• Access to health, vision, and dental insurance
  • Bereavement
  • Housing rights
  • Hospital and jail visitation rights
  • Parental and adoption leave
  • Parental rights
  • Emergency decision making
  • Access to accident and life insurance coverage
  • Property inheritance
  • Alimony and just division of assets in the event of a relationship dissolution

Many states that extend the same privileges of marriage to domestic partnerships also expect the same responsibilities. In “community property” states such as California, for example, anything earned during a marriage can be split 50-50 in the event of a divorce. The same standards may be upheld in the dissolution of a domestic partnership. 

Differences Between Domestic Partnership and Marriage 

Domestic partnerships are not recognized at a federal level, which means that the legal differences between a domestic partnership and a marriage often only exist at the federal level. According to Sosna, this typically plays out in three arenas:

Social Security Benefits. In the event of a married person’s death, their surviving spouse is granted the deceased spouse’s derivatives from their Social Security benefits. That is not always the case with a domestic partnership.  

Taxes. At the federal level, domestic partners are not able to file taxes jointly. While this can cause headaches and complications if you’ve filed jointly at the state level, it also may have the unintended benefit of helping you avoid a concept called the “marriage tax penalty” at the federal level.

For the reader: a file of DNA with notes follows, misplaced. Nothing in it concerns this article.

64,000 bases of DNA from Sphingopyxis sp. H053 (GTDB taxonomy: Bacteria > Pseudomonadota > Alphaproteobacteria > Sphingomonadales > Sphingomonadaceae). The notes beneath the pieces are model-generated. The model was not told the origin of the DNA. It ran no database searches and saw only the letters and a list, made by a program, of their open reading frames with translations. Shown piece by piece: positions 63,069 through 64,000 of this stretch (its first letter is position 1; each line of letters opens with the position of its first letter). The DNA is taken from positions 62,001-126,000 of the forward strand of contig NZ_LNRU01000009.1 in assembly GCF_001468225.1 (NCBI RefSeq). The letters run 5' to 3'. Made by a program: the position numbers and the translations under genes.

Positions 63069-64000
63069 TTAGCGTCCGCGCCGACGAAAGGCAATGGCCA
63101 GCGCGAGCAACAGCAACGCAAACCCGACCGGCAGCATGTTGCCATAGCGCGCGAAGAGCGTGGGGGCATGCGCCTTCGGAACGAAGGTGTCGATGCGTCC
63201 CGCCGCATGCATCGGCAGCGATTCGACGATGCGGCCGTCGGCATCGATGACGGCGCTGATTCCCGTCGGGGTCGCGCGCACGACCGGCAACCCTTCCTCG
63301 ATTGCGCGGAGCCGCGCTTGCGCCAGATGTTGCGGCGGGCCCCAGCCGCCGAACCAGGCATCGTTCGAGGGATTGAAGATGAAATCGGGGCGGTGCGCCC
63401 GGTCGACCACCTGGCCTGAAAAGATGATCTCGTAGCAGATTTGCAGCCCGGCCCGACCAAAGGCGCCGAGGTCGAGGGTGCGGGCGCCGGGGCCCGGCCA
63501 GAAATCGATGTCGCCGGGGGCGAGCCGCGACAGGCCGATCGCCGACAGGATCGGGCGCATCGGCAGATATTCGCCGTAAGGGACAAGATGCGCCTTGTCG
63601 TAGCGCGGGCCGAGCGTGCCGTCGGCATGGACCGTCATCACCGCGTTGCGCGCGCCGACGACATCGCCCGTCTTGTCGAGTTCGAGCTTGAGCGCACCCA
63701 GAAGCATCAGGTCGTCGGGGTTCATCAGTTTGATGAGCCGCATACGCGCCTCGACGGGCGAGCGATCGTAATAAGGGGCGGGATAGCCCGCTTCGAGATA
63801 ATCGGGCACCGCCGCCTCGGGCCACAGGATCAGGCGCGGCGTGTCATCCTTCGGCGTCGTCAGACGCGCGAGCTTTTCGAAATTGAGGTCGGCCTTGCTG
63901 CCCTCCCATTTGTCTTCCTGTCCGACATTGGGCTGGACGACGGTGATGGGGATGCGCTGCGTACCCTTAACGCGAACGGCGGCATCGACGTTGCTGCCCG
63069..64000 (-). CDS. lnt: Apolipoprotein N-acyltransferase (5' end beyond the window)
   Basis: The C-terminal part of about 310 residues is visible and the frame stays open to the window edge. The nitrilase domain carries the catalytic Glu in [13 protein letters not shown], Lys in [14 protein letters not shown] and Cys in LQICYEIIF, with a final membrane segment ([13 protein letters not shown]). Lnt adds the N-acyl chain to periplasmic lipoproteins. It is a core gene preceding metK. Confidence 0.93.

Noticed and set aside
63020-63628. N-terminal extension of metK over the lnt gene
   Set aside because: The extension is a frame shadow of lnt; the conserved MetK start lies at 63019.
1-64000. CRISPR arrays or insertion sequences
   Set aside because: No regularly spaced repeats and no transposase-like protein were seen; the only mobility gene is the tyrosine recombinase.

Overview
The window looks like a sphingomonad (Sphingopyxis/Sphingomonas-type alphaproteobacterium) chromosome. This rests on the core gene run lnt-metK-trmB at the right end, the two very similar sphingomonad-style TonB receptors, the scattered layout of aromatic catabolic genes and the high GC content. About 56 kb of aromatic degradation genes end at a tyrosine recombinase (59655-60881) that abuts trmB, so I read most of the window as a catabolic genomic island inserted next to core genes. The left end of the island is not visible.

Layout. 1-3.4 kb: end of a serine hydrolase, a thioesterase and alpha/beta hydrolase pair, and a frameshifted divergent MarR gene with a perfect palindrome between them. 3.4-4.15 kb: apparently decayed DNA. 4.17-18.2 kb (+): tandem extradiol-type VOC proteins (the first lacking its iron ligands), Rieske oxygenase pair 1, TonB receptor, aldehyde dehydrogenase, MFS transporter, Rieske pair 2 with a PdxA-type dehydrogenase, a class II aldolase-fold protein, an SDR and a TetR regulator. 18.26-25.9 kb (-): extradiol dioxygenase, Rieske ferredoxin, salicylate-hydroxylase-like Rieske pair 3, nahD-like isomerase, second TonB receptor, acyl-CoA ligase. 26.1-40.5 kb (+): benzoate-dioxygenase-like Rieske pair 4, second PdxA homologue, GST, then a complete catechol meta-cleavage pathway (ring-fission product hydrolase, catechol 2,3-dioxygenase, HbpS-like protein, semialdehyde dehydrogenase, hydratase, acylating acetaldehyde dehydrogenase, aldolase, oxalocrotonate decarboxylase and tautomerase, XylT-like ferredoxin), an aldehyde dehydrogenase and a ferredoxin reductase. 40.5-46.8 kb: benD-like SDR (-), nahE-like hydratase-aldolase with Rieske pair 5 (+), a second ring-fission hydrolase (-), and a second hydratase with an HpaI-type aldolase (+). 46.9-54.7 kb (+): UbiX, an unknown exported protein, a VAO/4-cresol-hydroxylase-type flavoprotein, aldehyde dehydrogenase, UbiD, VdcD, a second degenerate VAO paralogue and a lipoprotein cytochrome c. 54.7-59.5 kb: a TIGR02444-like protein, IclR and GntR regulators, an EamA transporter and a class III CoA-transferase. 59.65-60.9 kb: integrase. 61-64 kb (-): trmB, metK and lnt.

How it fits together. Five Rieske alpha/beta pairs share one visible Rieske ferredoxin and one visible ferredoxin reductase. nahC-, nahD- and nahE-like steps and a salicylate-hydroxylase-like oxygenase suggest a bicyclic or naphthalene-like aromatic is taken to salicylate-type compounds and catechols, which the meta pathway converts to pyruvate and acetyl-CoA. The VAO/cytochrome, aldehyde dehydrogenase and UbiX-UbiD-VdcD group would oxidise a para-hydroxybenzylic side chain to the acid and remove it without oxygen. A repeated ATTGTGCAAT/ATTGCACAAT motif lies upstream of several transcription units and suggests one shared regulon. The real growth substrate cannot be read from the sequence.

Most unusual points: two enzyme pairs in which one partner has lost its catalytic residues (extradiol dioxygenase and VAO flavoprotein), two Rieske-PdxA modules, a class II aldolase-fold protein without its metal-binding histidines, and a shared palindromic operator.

“The marriage penalty is not a real penalty,” Sosna explains. “It’s the idea that our tax system has pieces that are a little old-fashioned, and one of those pieces is that there is a benefit to being a single wage-earning household. You will get better tax rates if you have one person supporting others. When you have two working adults that hit a certain level of income that two professionals can pretty easily hit, you end up getting taxed more heavily than you would, had you not been married.” This means that Partner A and Partner B will end up paying less in federal taxes when they file because they have to file separately. 

Access to Retirement Accounts. “In the event of a divorce, there are certain assets that have federal laws surrounding them that would make the division of those assets [in a domestic partnership] difficult,” Sosna says. “Specifically: retirement accounts and 401(k)s.” At the federal level, married couples going through a divorce are able to transfer these funds without hold-ups or tax penalties. But because domestic partners are essentially strangers in the eyes of federal law, partners will have to find other avenues of accessing the funds.

Domestic Partnership vs. Common-Law Marriage 

As with domestic partnerships, the definition of what constitutes a common-law marriage varies from state to state. The key difference between the two concepts, though, is intentionality. “Common-law marriage is more retroactive,” says Sosna. “We’re looking backward and saying, Look at this relationship. Is this like a marriage or not? With domestic partners, you’re not doing that. You’re saying: Effective going forward, we’re going to be partners—just like a marriage.”